Special to WorldTribune.com
By Gregory R. Copley, Editor, GIS/Defense & Foreign Affairs
Few U.S. Presidential election campaigns have been so heavily dominated by extreme, partisan propaganda — and so lacking in substance — as the campaign of 2016. The goal of the outgoing Administration and its designated successor, Hillary Clinton, has been to ensure complete opacity on past performance and future policies.
And when policy substance has been introduced by Republican candidate Donald Trump, it has been overshadowed by diversionary, superficial and unsubstantiated attacks given weight by an almost universally hostile media.
The question is whether the almost complete domination of the U.S. media by pro-Hillary Clinton coverage has served to blunt or change the significant anti-politician sentiment which had earlier swept “anti-Washington candidates” — Trump and socialist Bernie Sanders — into prominence. In essence, the voter “anti-Washington sentiment” was also anti-media, but there is now no way to accurately ascertain the true nature of the voters.
Polling data, often selectively acquired, was now being used by the overwhelmingly pro-Clinton media to give the impression that the earlier voter swell against Washington had evaporated. There is little which can be done to accurately determine whether this is true. Most foreign media or government analysts of the situation have no means to accurately gauge real U.S. voter sentiment.
However, it is possible that the media avalanche against Trump has dampened the Republican and Trump camps, which are not necessarily identical. That campaign, along with Trump’s lack of an understanding of how to play the political game, has helped split the Republican Party, and may have also damaged candidate Trump’s confidence and effectiveness in the final, critical phase of the campaign.
Thus, with a possible Clinton victory, the longer-term impact of the 2016 U.S. Presidential electoral process is possibly becoming more clear, as the campaign of Democratic Party candidate Hillary Clinton appears to take ascendancy (at least in the media) over the campaign of Republican Party candidate Donald Trump. The now-institutionalized, and covert, engagement of Mrs Clinton in supporting anti-Russian policies — since her period as Secretary of State — should be assumed to carry over into a Hillary Clinton presidency.
A Clinton victory in the November 2016 elections should not, however, yet be assumed to be automatic. There have been significant attempts by the Clinton team to portray their candidate’s ascendancy in a far more positive light than underlying trends may indicate. And there are more scandals to emerge from the hacking of the entire contents of Hillary Clinton’s private server.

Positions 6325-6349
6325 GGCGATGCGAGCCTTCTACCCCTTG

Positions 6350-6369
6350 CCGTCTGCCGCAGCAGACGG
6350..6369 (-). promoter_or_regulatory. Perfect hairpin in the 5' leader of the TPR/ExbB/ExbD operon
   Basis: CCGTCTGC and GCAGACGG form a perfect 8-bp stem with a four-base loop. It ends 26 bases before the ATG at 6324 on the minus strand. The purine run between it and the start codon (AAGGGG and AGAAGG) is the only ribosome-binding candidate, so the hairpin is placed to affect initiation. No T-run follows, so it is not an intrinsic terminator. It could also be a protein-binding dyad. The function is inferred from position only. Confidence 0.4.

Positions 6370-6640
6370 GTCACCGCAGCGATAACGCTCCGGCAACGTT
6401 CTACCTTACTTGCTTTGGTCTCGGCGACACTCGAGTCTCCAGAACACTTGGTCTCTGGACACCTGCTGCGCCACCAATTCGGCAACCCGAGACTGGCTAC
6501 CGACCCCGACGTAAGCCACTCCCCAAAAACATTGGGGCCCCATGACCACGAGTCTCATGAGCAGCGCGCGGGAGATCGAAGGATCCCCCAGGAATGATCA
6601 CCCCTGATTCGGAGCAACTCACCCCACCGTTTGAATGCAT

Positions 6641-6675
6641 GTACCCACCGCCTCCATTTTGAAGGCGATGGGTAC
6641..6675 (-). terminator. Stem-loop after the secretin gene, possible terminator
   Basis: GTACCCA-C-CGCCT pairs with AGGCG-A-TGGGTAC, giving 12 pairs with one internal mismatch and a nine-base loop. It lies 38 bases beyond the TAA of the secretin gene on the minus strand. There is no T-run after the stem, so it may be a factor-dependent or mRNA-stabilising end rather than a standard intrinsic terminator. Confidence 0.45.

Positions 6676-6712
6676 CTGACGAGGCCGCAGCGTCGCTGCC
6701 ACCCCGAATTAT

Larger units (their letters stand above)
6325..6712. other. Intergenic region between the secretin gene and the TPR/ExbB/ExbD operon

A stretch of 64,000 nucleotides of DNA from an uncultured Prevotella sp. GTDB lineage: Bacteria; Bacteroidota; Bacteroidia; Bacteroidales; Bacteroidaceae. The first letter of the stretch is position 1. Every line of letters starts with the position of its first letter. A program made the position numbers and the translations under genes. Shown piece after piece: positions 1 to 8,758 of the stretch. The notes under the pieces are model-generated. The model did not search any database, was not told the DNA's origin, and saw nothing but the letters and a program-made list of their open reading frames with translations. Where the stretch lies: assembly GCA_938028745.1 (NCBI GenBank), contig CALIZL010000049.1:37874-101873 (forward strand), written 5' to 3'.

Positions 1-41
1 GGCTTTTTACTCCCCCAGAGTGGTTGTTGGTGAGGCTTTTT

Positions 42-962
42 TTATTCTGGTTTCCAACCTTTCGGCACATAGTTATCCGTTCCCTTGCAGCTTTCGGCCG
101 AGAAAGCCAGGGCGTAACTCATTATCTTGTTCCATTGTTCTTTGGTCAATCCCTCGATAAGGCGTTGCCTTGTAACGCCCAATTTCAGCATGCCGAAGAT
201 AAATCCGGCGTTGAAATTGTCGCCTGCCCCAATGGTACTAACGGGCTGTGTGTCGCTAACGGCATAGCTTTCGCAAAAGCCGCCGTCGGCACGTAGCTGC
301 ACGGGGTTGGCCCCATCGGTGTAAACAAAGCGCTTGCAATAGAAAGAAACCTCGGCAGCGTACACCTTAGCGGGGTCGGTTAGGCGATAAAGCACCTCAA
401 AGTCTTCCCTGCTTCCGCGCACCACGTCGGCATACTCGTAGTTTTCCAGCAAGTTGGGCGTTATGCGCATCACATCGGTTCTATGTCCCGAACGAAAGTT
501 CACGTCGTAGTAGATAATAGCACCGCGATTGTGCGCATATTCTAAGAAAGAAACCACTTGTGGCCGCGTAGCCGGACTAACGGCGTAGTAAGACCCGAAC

Part of the determined and exaggerated Clinton campaign efforts to dominate the media with reports of her “massive lead” has clearly been designed to send a message to the Russian Government.
The Clinton team assumes the Russian Government had been responsible for the release of emails obtained from the penetrated private servers which Mrs. Clinton used illegally during her period as U.S. Secretary of State. Several batches of the emails from her servers have already been released, embarrassing the Clinton campaign. Clinton campaign sources indicate that they believed that these were the result of leaks by Russian intelligence services to Wikileaks.
The Clinton team is most anxious to avoid the leak of more such emails, many of which are known to be substantially more damaging to the Clinton campaign even than those released thus far. By posturing that a Clinton election victory is “inevitable”, regardless of any further leaks, the campaign hopes to deter the Russian Government — if it was behind the leaks — from further revelations, on the basis that this would not help Republican candidate Donald Trump, and would only result in irreparable animosity between a possible President Hillary Clinton Administration and Russian President Vladimir Putin.
The strength of the campaign to dissuade Russia from further revelations, however, is evidence of just how unsure the Clinton team is of its lead in the campaign.
Even so, the Trump campaign does appear to have been blunted by more effective, and unrelenting, campaigning by Mrs Clinton, even though Mrs Clinton still refuses to risk exposure — reportedly for personal health reasons — to open press conferences. But the prospect of a Clinton election victory has reverberations in U.S. policies toward Europe and the European Union, the UK, Asia, and the Middle East, where a continuation of the Obama/Clinton policies of the past eight years would be assumed to continue. This would imply: